In a project led by MIT professors Anthony Sinskey and Stacy Springs, researchers will build data-driven statistical models to evaluate tradeoffs in scaling the manufacture and supply of vaccine candidates. Questions include how much production capacity will need to be added, the impact of centralized versus distributed operations, and how to design strategies for fair vaccine distribution. The goal is to give decision-makers the evidence needed to cost-effectively achieve global access.

Leveraging electronic medical records to find a treatment for Covid-19

Developed as a treatment for Ebola, the anti-viral drug remdesivir is now in clinical trials in the United States as a treatment for Covid-19. Similar efforts to repurpose already-approved drugs to treat or prevent the disease are underway.

In a project led by MIT professors Roy Welsch and Stan Finkelstein, researchers will use statistics, machine learning, and simulated clinical drug trials to find and test already-approved drugs as potential therapeutics against Covid-19. Researchers will sift through millions of electronic health records and medical claims for signals indicating that drugs used to fight chronic conditions like hypertension, diabetes, and gastric influx might also work against Covid-19 and other diseases.

Finding better ways to treat Covid-19 patients on ventilators 

Troubled breathing from acute respiratory distress syndrome is one of the complications that brings Covid-19 patients to the ICU. There, life-saving machines help patients breathe by mechanically pumping oxygen into the lungs. But even as towns and cities lower their Covid-19 infections through social distancing, there remains a national shortage of mechanical ventilators and serious health risks of ventilation itself.

In collaboration with IBM researchers Zach Shahn and Daby Sow, MIT researchers Li-Wei Lehman and Roger Mark will develop an AI tool to help doctors find better ventilator settings for Covid-19 patients and decide how long to keep them on a machine. Shortened ventilator use can limit lung damage while freeing up machines for others. To build their models, researchers will draw on data from intensive-care patients with acute respiratory distress syndrome, as well as Covid-19 patients at a local Boston hospital.

Returning to normal via targeted lockdowns, personalized treatments, and mass testing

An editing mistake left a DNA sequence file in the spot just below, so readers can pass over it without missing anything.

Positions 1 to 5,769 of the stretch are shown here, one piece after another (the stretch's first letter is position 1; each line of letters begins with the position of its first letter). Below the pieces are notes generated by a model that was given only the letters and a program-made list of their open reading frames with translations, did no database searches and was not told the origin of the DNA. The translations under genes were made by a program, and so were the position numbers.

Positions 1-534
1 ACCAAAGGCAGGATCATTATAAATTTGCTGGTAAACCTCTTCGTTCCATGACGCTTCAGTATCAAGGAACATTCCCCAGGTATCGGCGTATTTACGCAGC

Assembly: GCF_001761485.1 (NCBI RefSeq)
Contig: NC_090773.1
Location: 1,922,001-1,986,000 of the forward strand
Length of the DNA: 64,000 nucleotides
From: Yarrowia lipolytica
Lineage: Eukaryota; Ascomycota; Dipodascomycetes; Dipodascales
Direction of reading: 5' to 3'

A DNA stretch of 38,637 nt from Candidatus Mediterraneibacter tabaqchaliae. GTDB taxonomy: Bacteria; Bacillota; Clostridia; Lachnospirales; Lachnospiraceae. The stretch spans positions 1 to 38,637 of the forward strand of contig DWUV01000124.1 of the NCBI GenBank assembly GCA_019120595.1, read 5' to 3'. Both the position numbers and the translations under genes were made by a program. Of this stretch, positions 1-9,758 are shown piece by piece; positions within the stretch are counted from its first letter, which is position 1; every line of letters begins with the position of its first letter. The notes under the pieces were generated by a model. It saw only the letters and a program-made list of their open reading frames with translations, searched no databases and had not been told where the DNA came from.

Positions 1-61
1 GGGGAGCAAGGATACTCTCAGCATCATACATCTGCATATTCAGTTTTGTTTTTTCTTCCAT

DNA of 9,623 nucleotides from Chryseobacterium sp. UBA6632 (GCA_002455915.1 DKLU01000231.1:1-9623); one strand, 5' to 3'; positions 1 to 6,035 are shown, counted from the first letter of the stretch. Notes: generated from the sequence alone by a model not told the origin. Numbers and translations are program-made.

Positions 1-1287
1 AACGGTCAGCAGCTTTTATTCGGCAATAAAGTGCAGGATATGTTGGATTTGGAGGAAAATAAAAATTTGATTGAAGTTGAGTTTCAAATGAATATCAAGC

In a few short months, Covid-19 has devastated towns and cities around the world. Researchers are now piecing together the data to understand how government policies can limit new infections and deaths and how targeted policies might protect the most vulnerable.

In a project led by MIT Professor Dimitris Bertsimas, researchers will study the effects of lockdowns and other measures meant to reduce new infections and deaths and prevent the health-care system from being swamped. In a second phase of the project, they will develop machine learning models to predict how vulnerable a given patient is to Covid-19, and what personalized treatments might be most effective. They will also develop an inexpensive, spectroscopy-based test for Covid-19 that can deliver results in minutes and pave the way for mass testing. The project will draw on clinical data from four hospitals in the United States and Europe, including Codogno Hospital, which reported Italy’s first infection.

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The MIT Press and UC Berkeley launch Rapid Reviews: COVID-19 | MIT News

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The MIT Press has announced the launch of Rapid Reviews: COVID-19 (RR:C19), an open access, rapid-review overlay journal that will accelerate peer review of Covid-19-related research and deliver real-time, verified scientific information that policymakers and health leaders can use.

Scientists and researchers are working overtime to understand the SARS-CoV-2 virus and are producing an unprecedented amount of preprint scholarship that is publicly available online but has not been vetted yet by peer review for accuracy. Traditional peer review can take four or more weeks to complete, but RR:C19’s editorial team, led by Editor-in-Chief Stefano M. Bertozzi, professor of health policy and management and dean emeritus of the School of Public Health at the University of California at Berkeley, will produce expert reviews in a matter of days.

Using artificial intelligence tools, a global team will identify promising scholarship in preprint repositories, commission expert peer reviews, and publish the results on an open access platform in a completely transparent process. The journal will strive for disciplinary and geographic breadth, sourcing manuscripts from all regions and across a wide variety of fields, including medicine; public health; the physical, biological, and chemical sciences; the social sciences; and the humanities. RR:C19 will also provide a new publishing option for revised papers that are positively reviewed.